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Leave a comment
  • John Brown on July 05 2018 said:
    The oils markets & everyone involved in it will grab at any excuse to try & push prices higher. The fact is their is plenty of oil & prices are already higher then they should be. Never mind though let the greedy push prices higher. Let them choke off world economic growth as US production skyrockets. In their attempts to eke our every last dollar they’ll crater the market & we’ll get $20 a barrel oil as a result. Meanwhile high prices are great for US production & renewables.
  • Mamdouh G Salameh on July 06 2018 said:
    President Trump is behaving like somebody who thinks he owns the world. He seems to have lost the plot completely by imposing tariffs on China and trying to provoke a trade war that he can’t win against it. He even imposed tariffs on his allies in the European Union (EU) and continued to demand lower oil prices from OPEC.

    These are the signs of a president presiding over an indispensable superpower whose indispensability is eroding fast.

    His motivation for calling for lower oil prices emanates from his fear that the Republicans could lose the coming midterm elections of the US Senate and the US House of Representatives in November if high oil prices offset the benefits from his tax cuts.

    Moreover, calling on the world to refrain from buying Iranian oil is contradictory to his asking OPEC to raise its production and reduce prices. President Trump is well advised to take a crash course in the economics of oil to learn about the machinations of the global oil market. If he is ill-advised by his advisors, then he should replace them with ones who do truly understand the workings of the global oil market.

    President Trump should be aware that OPEC members (other than Saudi Arabia kowtowing to the US) have no motive whatsoever, to reduce prices. Their aim is and should be to maximize the return on their finite assets to the highest level the global economy could tolerate.

    He also should be made aware of a few myths in the global oil market. The first one which is known to the CIA and the American companies who established Saudi Aramco and discovered all the oil it has, is that Saudi Arabia lives a huge lie vis-à-vis its claims about its proven oil reserves, oil production capacity and spare capacity. Contrary to claims that it has proven reserves of 266.2 billion barrels (bb), its remaining proven reserves range between 53-70 bb according to many experts including my own research. The Saudi claim that they can produce at least 12.5 mbd if needed doesn’t stand scrutiny. Saudi Arabia’s oil production peaked at 9.64 mbd in 2005 and has been in decline since. Moreover, its claim that it has a spare production capacity of 2 mbd is highly questionable.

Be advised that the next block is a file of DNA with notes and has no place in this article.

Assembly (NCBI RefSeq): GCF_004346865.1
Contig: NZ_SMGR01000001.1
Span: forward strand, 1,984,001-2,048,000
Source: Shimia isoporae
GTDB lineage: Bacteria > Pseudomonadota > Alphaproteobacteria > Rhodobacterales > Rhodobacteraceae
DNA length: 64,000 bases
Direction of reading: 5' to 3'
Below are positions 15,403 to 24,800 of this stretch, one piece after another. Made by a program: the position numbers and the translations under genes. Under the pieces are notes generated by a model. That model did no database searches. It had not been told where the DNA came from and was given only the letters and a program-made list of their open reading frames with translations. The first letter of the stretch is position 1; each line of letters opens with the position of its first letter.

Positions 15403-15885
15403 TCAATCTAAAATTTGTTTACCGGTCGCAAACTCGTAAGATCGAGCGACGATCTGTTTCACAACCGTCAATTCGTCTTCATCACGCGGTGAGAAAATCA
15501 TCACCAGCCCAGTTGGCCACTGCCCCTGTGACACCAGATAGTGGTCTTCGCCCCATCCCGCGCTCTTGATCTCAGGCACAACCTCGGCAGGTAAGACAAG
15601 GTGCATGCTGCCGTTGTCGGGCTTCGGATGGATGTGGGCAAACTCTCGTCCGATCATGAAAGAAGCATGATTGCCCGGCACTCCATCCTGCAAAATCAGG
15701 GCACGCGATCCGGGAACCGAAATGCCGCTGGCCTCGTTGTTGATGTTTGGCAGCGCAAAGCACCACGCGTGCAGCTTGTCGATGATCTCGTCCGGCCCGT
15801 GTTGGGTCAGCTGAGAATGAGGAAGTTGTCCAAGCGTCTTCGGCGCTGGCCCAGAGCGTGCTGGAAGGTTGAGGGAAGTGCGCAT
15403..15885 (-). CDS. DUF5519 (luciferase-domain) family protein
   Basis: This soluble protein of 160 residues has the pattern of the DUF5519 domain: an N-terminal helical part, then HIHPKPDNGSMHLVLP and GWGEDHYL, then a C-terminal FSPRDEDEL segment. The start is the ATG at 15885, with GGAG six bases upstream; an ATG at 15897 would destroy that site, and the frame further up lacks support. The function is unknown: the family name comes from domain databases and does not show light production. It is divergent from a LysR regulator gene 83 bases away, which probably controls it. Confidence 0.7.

Another myth fact is that US sanctions will lead to the loss of 1 million barrels from Iran’s oil exports. Nothing is further from the truth. Iran will not lose a single barrel of oil as a result of US sanctions. Iran’s trump card is the petro-yuan which has virtually nullified the effectiveness of US sanctions. Major customers like the EU, China, India, Turkey, Russia and Japan are still committed to continue importing Iranian crude. If the EU countries succumb to US pressure, then China and the petro-yuan will come to the aid of Iran. Given the current tense political and trade relations between the US and China, the Chinese will be more than happy to oblige. Moreover, Iran now may rely on a fleet of Chinese supertankers, properly insured, to export its own oil.

    The fact that US Congress has revived the so-called “NOPEC Act” which would make OPEC subject to antitrust law is churlish and of no relevance to OPEC as OPEC members’ exports to the US have dwindled very significantly of recent years with more than 70%-80% of OPEC’s oil exports going to the Asia-Pacific region.

    Dr Mamdouh G Salameh
    International Oil Economist
    Visiting Professor of Energy Economics at ESCP Europe Business School, London
  • GWOD on July 06 2018 said:
    trump's choices for the "FREE?" markets, lies through tweets, treachery with russia, and treats of invasion. Stock manipulation.

    Free markets? Democratic President? America is better?